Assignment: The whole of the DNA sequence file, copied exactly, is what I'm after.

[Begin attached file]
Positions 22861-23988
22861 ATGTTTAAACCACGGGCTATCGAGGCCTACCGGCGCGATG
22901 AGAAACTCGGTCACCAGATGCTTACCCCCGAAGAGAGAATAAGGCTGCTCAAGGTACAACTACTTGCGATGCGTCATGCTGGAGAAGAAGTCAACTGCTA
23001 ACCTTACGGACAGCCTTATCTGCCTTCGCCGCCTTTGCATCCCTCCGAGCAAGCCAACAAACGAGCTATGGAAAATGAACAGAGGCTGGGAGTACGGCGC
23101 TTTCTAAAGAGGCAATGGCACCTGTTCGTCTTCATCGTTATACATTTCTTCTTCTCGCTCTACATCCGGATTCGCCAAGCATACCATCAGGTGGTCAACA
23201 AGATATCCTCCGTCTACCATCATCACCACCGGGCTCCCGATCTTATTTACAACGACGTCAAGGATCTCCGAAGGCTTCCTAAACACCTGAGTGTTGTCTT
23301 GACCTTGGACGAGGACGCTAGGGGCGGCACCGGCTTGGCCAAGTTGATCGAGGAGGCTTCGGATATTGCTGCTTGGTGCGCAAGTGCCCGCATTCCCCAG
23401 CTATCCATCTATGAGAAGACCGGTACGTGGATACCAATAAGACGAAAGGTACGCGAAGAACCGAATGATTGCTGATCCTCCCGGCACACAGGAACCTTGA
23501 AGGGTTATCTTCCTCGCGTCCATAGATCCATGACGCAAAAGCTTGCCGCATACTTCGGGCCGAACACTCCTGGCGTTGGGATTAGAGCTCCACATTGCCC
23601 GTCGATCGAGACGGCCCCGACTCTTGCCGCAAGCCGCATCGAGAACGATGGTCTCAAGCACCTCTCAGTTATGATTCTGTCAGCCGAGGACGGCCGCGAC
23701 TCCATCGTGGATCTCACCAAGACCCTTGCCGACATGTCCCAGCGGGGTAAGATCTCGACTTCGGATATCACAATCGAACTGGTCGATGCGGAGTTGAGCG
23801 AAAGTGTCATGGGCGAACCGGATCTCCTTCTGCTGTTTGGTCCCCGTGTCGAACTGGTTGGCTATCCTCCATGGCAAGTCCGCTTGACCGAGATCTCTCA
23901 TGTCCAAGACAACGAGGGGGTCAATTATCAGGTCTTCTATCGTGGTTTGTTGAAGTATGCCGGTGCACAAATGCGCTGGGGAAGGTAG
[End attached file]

Positions 22861-23988
22861 ATGTTTAAACCACGGGCTATCGAGGCCTACCGGCGCGATG
22901 AGAAACTCGGTCACCAGATGCTTACCCCCGAAGAGAGAATAAGGCTGCTCAAGGTACAACTACTTGCGATGCGTCATGCTGGAGAAGAAGTCAACTGCTA
23001 ACCTTACGGACAGCCTTATCTGCCTTCGCCGCCTTTGCATCCCTCCGAGCAAGCCAACAAACGAGCTATGGAAAATGAACAGAGGCTGGGAGTACGGCGC
23101 TTTCTAAAGAGGCAATGGCACCTGTTCGTCTTCATCGTTATACATTTCTTCTTCTCGCTCTACATCCGGATTCGCCAAGCATACCATCAGGTGGTCAACA
23201 AGATATCCTCCGTCTACCATCATCACCACCGGGCTCCCGATCTTATTTACAACGACGTCAAGGATCTCCGAAGGCTTCCTAAACACCTGAGTGTTGTCTT
23301 GACCTTGGACGAGGACGCTAGGGGCGGCACCGGCTTGGCCAAGTTGATCGAGGAGGCTTCGGATATTGCTGCTTGGTGCGCAAGTGCCCGCATTCCCCAG
23401 CTATCCATCTATGAGAAGACCGGTACGTGGATACCAATAAGACGAAAGGTACGCGAAGAACCGAATGATTGCTGATCCTCCCGGCACACAGGAACCTTGA
23501 AGGGTTATCTTCCTCGCGTCCATAGATCCATGACGCAAAAGCTTGCCGCATACTTCGGGCCGAACACTCCTGGCGTTGGGATTAGAGCTCCACATTGCCC
23601 GTCGATCGAGACGGCCCCGACTCTTGCCGCAAGCCGCATCGAGAACGATGGTCTCAAGCACCTCTCAGTTATGATTCTGTCAGCCGAGGACGGCCGCGAC
23701 TCCATCGTGGATCTCACCAAGACCCTTGCCGACATGTCCCAGCGGGGTAAGATCTCGACTTCGGATATCACAATCGAACTGGTCGATGCGGAGTTGAGCG
23801 AAAGTGTCATGGGCGAACCGGATCTCCTTCTGCTGTTTGGTCCCCGTGTCGAACTGGTTGGCTATCCTCCATGGCAAGTCCGCTTGACCGAGATCTCTCA
23901 TGTCCAAGACAACGAGGGGGTCAATTATCAGGTCTTCTATCGTGGTTTGTTGAAGTATGCCGGTGCACAAATGCGCTGGGGAAGGTAG